JUNEAU – Alaska’s Speaker of the House and other legislative leaders announced Jan. 24 they will introduce expanding powers of a state corporation now working on a 24-inch in-state gas pipeline to become an investor and partner in a larger gas pipeline built by North Slope producers.
The legislation would also allow the state-owned Alaska Gas Development Corp. to buy and sell natural gas and also buy capacity in a gas pipeline.
There is likely to be opposition to some parts of the bill, however. Municipalities will be unhappy over a provision that exempts a state-backed pipeline from local property taxes during construction because it leaves cities and boroughs dealing with the social impacts of construction without access to new tax revenues.
Part of the reason for the bill is to send a message, Chenault said.
“We want to send a message to the North Slope producers that the state of Alaska is ready to go on gas pipeline development, and that we want a seat at the table,” which a partnership arrangement would bring, Speaker Mike Chenault, R-Nikiksi, said at a press conference.
The AGDC is now doing planning and engineering for a 24-inch pipeline to be built from the North Slope to Southcentral Alaska to get gas to Alaska communities in the event a large project remains stalled.
Chenault said the state should be prepared to move ahead with its own pipeline because of the urgency of providing more affordable energy supplies cities such as Fairbanks, in the Interior, where most people heat with fuel oil. A record cold winter has brought extraordinary hardships in the community.
Gov. Sean Parnell met with the CEOS of North Slope producers BP, ConocoPhillips and ExxonMobil in Anchorage on Jan. 5 to urge the companies to work together on a large liquefied natural gas project as an alternative to an all-land pipeline built to Alberta, a project now being pursued by TransCanada Corp. and ExxonMobil.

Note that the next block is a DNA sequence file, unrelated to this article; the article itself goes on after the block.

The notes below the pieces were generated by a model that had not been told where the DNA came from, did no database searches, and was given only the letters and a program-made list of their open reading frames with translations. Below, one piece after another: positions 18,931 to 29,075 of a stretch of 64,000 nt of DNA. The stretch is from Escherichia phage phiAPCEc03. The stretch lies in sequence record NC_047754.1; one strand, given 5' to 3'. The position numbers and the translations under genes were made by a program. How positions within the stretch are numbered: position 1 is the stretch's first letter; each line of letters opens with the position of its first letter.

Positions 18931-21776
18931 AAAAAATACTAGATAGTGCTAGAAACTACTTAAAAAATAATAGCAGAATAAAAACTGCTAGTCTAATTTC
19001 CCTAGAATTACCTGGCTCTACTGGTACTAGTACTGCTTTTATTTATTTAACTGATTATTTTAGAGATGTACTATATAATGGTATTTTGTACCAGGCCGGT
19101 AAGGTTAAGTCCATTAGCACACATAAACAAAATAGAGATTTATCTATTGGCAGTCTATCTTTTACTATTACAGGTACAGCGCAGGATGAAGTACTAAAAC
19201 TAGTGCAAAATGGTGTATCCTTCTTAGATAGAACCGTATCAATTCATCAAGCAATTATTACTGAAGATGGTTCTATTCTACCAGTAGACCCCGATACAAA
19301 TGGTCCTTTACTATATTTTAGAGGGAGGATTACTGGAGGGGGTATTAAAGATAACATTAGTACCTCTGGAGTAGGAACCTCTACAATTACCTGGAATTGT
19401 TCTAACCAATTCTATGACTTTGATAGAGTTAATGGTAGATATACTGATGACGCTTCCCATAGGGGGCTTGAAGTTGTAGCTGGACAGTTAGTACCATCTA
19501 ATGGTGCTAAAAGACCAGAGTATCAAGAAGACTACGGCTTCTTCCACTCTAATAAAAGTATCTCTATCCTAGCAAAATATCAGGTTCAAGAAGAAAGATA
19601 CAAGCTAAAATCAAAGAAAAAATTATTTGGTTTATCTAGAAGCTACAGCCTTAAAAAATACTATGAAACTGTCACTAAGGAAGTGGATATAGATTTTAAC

Following the meeting with Parnell, BP Chairman Robert Dudley and ConocoPhillips Chairman James Mulva said they would initiate a joint review of North Slope gas options and that an LNG project built in south Alaska appears more viable than the all-land pipeline. In a statement, ExxonMobil said all options would be considered including LNG.
Parnell has asked the companies to reach an “alignment” among themselves by March 31 and to have a plan to integrate the state’s current efforts on its own gas project by June 30.
Chenault said the state should be prepared to move forward on its own if the three producers don’t reach agreement, but he think the companies will make a deal. At that point the ADGC could become a partner or it could build any spur line needed to reach Alaska communities with gas, he said.
“While the optimal project for Alaskans would be a large diameter export pipeline, I am unwilling to wait indefinitely for the various stakeholders to align,” Chenault said.
The new legislation includes a number of technical changes to ADGC’s enabling statute enacted by the Legislature two years ago, such as clarifying that the project can be a contract gas carrier rather than a common carrier, and would also exempt the project from regulation by the Regulatory Commission of Alaska and from state and local property taxes during construction.
The bill also establishes a fund for $200 million appropriated by the Legislature last year to pay for continued engineering and environmental permitting work on the 24-inch pipeline, and also merges another state corporation, the Alaska Natural Gas Development Corp., with the ADGC.
While the AGDC is empowered, so far, to be essentially a construction entity for a 24-inch pipeline, the other corporation, ANGDA, has statutory authority to purchase and sell gas and also to buy and own capacity in a pipeline.